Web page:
Next Time, Let’s Get Lunch on Me

Next Time, Let’s Get Lunch on Me

Business, Enterprise, Homelessness, Poverty, Stories
Writer, Tash Moore Westlake is a long way from Oak Park, Michigan. It's a neighborhood that skirts downtown Los Angeles and has become home to La Bodega. The concept is the brick-and-mortar home base of LaRayia Gaston's vegan cafe and shop, as well as Lunch on Me. Gaston, originally from New York, founded Lunch on Me, a pop-up that serves the homeless throughout Skid Row, Watts, Venice, Compton, and lately MacArthur Park. Through partnerships and sponsorships with big names like Whole Foods and BuzzFeed, LaRayia--alongside President, Venus--has been able to provide healthy, affordable meals to locals of all stripes. I was introduced to Lunch on Me through a pop-up in Detroit last winter, right before the polar vortex froze SE Michigan to a virtual standstill. I met Venus, ever enthusiastic,…
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Harlem vs. Detroit

Life & Community, Stories
By Kenedi Dubose This is the story of a boy named John Carter. John was born and raised in Harlem, New York. His family enjoyed the street life, especially his father, Anton. Anton was a drug dealer. He sold every drug you could possibly think of, and wasn't ashamed. He spent many years struggling as a child, so when he grew up, he promised to be stable, but ended up going down the wrong path. Anton had John when he was 20 when met his wife, Laquita. Eight years later, Anton was killed by another local drug dealer over greed. John took the loss the hardest. Over the years, John became angry and depressed. He felt alone without his father. He began fighting in school and selling drugs, as well.…
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The Final Delivery

Life & Community, Stories, Stories
  The door takes a few moments to open. I hold the handle with one hand, shaking the key in the lock with the other, trying to manage the bundle of mail tucked under my right arm. I move into the dark apartment, keeping the mail and other items I have with me in balance until I reach the kitchen counter. The apartment is quiet, and it’s unusually quiet all through the building. Normally I’m here late in the day when the endless noise of residents, especially the kids, echoes loudly on the metal steps. This is not a life I would have chosen, nor one I even understand. It is my sister’s life, or, now, the remains of it. I’m here today to honor her request. “You’ll know,” were…
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Detroit River Rescue-Part 1

Detroit River Rescue-Part 1

Arts & Culture, Stories
It is August 1854 in Detroit, MI. Twelve-year-old Willie studies his school lessons and works as a delivery boy at the bakeshop owned and run by his Uncle Moses, a former slave . Willie suspects his uncle may be working with an organization that helps other enslaved blacks escape bondage. But before Willie can find out about Uncle Moses, he finds himself on his own liberation adventure. He had done it.  Twelve-year-old Willie had sneeked past his uncle’s closed door and gotten out of the house without being noticed.  It was well past midnight, and the sun had been down for hours.  Yet the summer air was as hot as it had been at noon, and thick with humidity.   Even though he was wearing his thinnest shirt and breeches, sweat…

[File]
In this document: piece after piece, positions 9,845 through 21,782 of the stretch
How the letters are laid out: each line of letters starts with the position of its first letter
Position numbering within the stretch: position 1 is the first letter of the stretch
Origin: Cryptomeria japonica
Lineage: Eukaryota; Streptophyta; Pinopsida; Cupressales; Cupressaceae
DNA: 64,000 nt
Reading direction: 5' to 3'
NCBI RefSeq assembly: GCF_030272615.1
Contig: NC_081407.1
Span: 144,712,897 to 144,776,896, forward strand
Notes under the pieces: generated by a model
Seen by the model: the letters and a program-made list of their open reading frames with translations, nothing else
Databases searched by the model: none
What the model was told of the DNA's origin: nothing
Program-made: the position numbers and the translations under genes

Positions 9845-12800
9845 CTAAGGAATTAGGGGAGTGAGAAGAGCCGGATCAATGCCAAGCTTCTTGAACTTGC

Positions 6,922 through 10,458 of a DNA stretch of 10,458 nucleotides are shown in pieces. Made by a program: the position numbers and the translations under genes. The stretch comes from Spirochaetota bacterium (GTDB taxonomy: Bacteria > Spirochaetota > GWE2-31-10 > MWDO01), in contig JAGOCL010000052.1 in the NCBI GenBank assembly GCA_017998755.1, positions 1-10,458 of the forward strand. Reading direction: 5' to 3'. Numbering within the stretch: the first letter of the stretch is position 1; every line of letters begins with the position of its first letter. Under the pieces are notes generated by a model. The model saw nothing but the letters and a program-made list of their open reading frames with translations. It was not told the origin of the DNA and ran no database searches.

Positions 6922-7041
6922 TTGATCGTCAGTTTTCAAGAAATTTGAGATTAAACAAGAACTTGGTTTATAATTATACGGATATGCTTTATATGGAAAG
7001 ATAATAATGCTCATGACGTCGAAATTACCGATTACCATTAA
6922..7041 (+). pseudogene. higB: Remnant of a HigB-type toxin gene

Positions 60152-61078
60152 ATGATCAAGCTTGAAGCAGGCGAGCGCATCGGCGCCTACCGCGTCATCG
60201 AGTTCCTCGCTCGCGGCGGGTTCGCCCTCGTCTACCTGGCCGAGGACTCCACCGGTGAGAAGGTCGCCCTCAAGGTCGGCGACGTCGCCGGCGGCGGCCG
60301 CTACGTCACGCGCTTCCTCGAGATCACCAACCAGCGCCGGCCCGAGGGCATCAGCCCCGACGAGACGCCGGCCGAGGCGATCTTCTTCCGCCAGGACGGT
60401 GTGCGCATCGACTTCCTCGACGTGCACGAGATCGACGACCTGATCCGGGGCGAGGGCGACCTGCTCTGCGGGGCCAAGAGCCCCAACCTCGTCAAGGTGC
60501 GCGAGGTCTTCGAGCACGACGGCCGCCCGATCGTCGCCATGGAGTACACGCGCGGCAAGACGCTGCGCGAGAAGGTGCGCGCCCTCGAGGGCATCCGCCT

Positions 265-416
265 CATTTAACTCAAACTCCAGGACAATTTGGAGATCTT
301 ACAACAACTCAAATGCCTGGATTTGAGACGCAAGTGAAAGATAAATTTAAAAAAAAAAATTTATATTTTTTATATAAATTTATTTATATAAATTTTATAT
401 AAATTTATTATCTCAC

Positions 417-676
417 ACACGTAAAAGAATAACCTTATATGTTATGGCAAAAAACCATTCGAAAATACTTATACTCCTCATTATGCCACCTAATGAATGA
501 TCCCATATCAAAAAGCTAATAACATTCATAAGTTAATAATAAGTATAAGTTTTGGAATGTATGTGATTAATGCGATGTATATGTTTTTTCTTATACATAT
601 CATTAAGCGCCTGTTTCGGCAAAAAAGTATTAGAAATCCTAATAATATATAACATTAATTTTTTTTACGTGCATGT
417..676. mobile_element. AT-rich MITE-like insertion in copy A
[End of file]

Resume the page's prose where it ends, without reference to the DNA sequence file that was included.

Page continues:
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Detroit, Detroit, My Home Town

Life & Community, Stories
In June of this year, I fulfilled a long-time dream and goal to move to Atlanta, Georgia.  It was with mixed emotions that I left Detroit to make a new life with my daughter, son-in-law, and four rambunctious grandchildren. Long before my daughter graduated from Cass Tech in 1992 and left home for Clark, Atlanta, my dream was to relocate there. When I left Detroit, I wrote on my Facebook page what I would miss most about Detroit.  I miss coney islands, I miss early-morning walks on Belle Isle (especially when the weather’s mild in November!). I even miss side-stepping duck poop… I miss riding across the Ambassador Bridge on my way to our cottage in Rhondeau Bay, Canada; I miss tea parties with my friends; I miss being able…
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What could possibly go wrong? Help and Humility

Life & Community, Stories
In March, 2004, I was in my last semester of graduate school in New York City. I was working full time in a record store and as a deejay on the side. It wasn't a lot of money, but it paid the bills, and I enjoyed the break from a previous career in digital design. On the morning of March 4th, I was setting up for an art event in Brooklyn. We were having a fundraiser for a fellow artist who’d had an accident and didn't have health insurance. The event was called “The Best Idea Ever, What Could Possibly Go Wrong?” At about 10:30 a.m., I was standing up on a ledge moving a small light sculpture when I stepped on unstable flooring and plummeted 16 feet onto concrete. Things definitely went wrong.…
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